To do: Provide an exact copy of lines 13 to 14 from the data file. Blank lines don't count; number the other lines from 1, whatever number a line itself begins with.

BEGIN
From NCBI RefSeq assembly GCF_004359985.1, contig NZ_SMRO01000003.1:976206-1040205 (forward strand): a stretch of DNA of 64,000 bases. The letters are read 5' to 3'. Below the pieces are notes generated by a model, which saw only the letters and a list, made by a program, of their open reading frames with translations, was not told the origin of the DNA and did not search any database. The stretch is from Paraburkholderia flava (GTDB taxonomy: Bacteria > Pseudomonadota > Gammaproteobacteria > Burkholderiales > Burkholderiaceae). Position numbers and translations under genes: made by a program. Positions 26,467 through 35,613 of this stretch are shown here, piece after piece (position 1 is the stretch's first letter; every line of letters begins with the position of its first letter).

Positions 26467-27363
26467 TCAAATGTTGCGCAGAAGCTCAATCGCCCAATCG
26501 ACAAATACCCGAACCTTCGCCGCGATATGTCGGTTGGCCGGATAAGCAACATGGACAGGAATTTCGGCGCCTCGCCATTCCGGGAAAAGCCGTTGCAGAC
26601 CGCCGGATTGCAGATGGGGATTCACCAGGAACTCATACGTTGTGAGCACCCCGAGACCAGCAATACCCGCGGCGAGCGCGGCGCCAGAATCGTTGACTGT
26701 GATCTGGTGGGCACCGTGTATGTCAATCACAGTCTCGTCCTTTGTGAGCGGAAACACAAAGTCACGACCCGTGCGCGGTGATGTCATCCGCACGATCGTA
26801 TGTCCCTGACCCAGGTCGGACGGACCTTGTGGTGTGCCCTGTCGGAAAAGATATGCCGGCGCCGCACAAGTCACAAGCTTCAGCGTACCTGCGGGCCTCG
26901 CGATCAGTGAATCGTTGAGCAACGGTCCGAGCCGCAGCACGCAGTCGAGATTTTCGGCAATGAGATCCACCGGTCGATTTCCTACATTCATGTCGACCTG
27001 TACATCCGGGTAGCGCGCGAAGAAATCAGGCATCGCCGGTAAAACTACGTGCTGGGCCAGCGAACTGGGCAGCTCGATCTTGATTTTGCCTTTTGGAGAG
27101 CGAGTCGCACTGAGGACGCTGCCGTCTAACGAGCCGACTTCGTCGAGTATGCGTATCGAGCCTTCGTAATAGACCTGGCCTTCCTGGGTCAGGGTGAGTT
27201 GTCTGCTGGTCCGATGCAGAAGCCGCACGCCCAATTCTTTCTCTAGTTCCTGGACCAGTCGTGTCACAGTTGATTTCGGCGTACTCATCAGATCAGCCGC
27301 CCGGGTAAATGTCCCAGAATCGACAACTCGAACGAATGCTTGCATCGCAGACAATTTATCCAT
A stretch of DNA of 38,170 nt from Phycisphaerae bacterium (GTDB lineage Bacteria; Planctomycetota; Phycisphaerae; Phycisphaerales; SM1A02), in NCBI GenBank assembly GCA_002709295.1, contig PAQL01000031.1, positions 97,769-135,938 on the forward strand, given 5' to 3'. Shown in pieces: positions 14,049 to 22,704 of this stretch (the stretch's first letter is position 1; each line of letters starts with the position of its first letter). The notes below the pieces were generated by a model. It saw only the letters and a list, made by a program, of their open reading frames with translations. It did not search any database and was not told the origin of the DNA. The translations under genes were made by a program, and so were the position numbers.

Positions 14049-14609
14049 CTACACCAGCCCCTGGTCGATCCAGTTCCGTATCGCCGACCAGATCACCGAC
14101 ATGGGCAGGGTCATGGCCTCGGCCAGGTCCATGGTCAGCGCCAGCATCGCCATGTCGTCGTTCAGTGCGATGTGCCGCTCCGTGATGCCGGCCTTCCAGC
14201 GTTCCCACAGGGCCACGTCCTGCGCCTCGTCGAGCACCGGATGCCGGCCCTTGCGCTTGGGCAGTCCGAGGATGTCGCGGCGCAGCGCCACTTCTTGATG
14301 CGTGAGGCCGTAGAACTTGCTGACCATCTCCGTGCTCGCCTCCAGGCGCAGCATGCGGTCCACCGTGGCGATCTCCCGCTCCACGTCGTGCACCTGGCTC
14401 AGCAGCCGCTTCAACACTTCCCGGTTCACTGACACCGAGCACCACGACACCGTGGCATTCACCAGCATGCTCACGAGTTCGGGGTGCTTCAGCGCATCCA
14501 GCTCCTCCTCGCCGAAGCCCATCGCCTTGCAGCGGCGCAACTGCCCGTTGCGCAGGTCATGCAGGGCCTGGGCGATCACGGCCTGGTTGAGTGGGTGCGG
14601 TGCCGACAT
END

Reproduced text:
A stretch of DNA of 38,170 nt from Phycisphaerae bacterium (GTDB lineage Bacteria; Planctomycetota; Phycisphaerae; Phycisphaerales; SM1A02), in NCBI GenBank assembly GCA_002709295.1, contig PAQL01000031.1, positions 97,769-135,938 on the forward strand, given 5' to 3'. Shown in pieces: positions 14,049 to 22,704 of this stretch (the stretch's first letter is position 1; each line of letters starts with the position of its first letter). The notes below the pieces were generated by a model. It saw only the letters and a list, made by a program, of their open reading frames with translations. It did not search any database and was not told the origin of the DNA. The translations under genes were made by a program, and so were the position numbers.

Positions 14049-14609